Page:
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TheRejectAmidHair



Joined: 19 Nov 2008
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Location: Staines, Middlesex

PostPosted: Wed Apr 29, 2009 11:18 am    Post subject: Reply with quote

"A superb tale, but appalling" is a good summary of this extraordinary work.

I think this is Tolstoy going into Dostoyevskian territory. Most of Russian literature has its roots in the works of Pushkin and Gogol, and here, I think it is Gogol's "Diary of a Madman" that we should take as a starting point. (Gogol's story is similarly at the root of Dostoyevsky's Notes From Underground.) I don't know that we should take the narrator to be Tolstoy, for the rather obvious reason that Tolstoy himself never ended up killing anyone. The narrator does share many of Tolstoy's beliefs and preoccupations, but it is almost as if Tolstoy, in this story, is taking his own beliefs as far as they'll go to see where they lead. And where they lead is, as you say, appalling.

It is a terrifying story, and the fact thatteh narrator and Tolstoy have certain features in comon shouldn't blind us to the fact that this is, in effect, a diar of a madman. With characteristic honesty, Tolstoy subjects his own beliefs and values to the utmost scrutiny, and finds that they lead to conclusions that can only fill one with horror.


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Mikeharvey



Joined: 22 Nov 2008
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Location: Lancashire

PostPosted: Thu Jul 02, 2009 11:09 am    Post subject: Reply with quote

Yesterday I read Gogol's short story "The Nose" in a translation by Constance Garnett.  What a bizarre and rather inexplicable tale it is. Kovalyov wakes up one morning to discover that his nose has disappeared. At the same time the barber discovers a nose inside a loaf of bread. He throws the nose in the river.  Later the nose is seen about St Petersburg dressed in the gold-laced uniform of a Civil Councillor. It's all very surrealistic. What is it all about?  If anything. Is it simply a nonsense tale?  At the end of the story Gogol washes his hands of any logical explanation which means that it's open to any interpretation that fits the incidents.  It seems that the Russian title is the word for 'dream' backwards. Some literary critics have declared that the missing nose is a castration complex.


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TheRejectAmidHair



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PostPosted: Thu Jul 02, 2009 11:50 am    Post subject: Reply with quote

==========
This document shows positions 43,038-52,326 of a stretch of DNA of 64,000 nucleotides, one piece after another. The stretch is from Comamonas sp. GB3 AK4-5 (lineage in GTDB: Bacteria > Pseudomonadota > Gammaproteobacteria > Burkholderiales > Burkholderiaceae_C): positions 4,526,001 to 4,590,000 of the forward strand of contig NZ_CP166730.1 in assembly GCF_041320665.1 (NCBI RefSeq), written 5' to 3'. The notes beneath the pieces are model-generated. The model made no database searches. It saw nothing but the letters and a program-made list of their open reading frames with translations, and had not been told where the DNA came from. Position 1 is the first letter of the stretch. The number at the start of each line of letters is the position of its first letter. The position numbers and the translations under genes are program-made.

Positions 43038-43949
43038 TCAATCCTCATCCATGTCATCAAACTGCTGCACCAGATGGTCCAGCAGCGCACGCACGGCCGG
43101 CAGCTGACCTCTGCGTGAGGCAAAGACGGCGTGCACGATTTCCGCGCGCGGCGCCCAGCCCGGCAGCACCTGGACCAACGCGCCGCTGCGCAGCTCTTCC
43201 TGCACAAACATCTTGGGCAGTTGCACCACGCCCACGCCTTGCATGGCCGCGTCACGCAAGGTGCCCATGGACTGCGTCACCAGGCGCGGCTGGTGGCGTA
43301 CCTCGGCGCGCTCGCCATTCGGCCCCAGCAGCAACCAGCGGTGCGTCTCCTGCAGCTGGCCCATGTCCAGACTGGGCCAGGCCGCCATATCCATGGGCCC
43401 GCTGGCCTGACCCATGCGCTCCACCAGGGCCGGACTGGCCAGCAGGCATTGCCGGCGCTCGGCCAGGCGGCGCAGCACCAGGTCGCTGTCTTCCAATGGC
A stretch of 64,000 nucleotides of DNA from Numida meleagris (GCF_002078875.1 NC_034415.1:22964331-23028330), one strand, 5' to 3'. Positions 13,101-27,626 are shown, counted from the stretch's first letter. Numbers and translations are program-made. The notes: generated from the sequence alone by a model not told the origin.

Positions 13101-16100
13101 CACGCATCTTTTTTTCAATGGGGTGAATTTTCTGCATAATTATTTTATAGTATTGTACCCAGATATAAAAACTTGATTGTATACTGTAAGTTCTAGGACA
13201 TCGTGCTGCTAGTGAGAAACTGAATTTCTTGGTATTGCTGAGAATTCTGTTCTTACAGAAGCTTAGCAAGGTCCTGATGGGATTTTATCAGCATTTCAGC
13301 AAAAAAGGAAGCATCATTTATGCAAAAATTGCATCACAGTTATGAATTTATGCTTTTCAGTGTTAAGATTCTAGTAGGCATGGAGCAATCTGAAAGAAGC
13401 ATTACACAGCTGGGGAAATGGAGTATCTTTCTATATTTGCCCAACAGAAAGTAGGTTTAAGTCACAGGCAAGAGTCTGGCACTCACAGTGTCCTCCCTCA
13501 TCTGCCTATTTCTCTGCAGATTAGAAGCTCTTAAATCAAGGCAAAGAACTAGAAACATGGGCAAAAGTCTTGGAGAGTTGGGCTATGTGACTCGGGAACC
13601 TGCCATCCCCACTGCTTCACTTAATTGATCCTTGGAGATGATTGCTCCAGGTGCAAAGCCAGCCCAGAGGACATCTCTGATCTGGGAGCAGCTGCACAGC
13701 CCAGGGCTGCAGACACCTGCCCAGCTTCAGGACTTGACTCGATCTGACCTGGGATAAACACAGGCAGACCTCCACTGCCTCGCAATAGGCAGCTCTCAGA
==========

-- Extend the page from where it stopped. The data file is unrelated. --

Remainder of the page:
I don’t think one should attempt to explain it all away. One should savour its dream-like quality. Instead of assuming that A must mean B, and then worry about what that B may be, one should, perhaps, enjoy A for what it is.

One problem with a story such as this is that it doesn’t sit easily with literary theory. If this story had been written in the 20th century, we could stick a label such as “modernist” on “surrealist” on it, and rest easy. But this story is written in an era that is supposed to be the high-point of realism.

I personally think Gogol’s fictional world is not too far from that of Kafka’s. I was about to say that Gogol was a precursor of Kafka, but that rather gives the impression that Gogol was but a step on the path that culminates in Kafka, and that’s not what I mean at all: I mean that Gogol, like Kafka, introduced strong elements of unreality into what is otherwise a very realistic environment. (Dickens did the same: both Dickens and Gogol were major influences on Kafka.) And of course, the idea of a man waking up in the morning to find himself irrationally metamorphosed is the theme not only of The Nose, but also of an extremely famous short story of Kafka’s. To attempt to explain away this dreamlike fantasy as a mere expression of a “castration complex” won’t do! It neatly irons out too much that really shouldn’t be ironed out.

The Nose seems to me a very characteristic example of Gogol’s very idiosyncratic artistry. It is very funny, I think, but there is throughout a sense of nightmare, a sense of the irrational, that undermines all the solidities of life that we take for granted.


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Mikeharvey



Joined: 22 Nov 2008
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Location: Lancashire

PostPosted: Thu Jul 02, 2009 11:57 am    Post subject: Reply with quote

While I was reading "The Nose" I was reminded, strangely of "The Third Policeman" by Flann O'Brien.  I found O'Brien's book disturbing and strangely frightening in its depiction of a world that can't be explained.  Both it and "The Nose" inhabit a world that upsets the reader's equilibrium.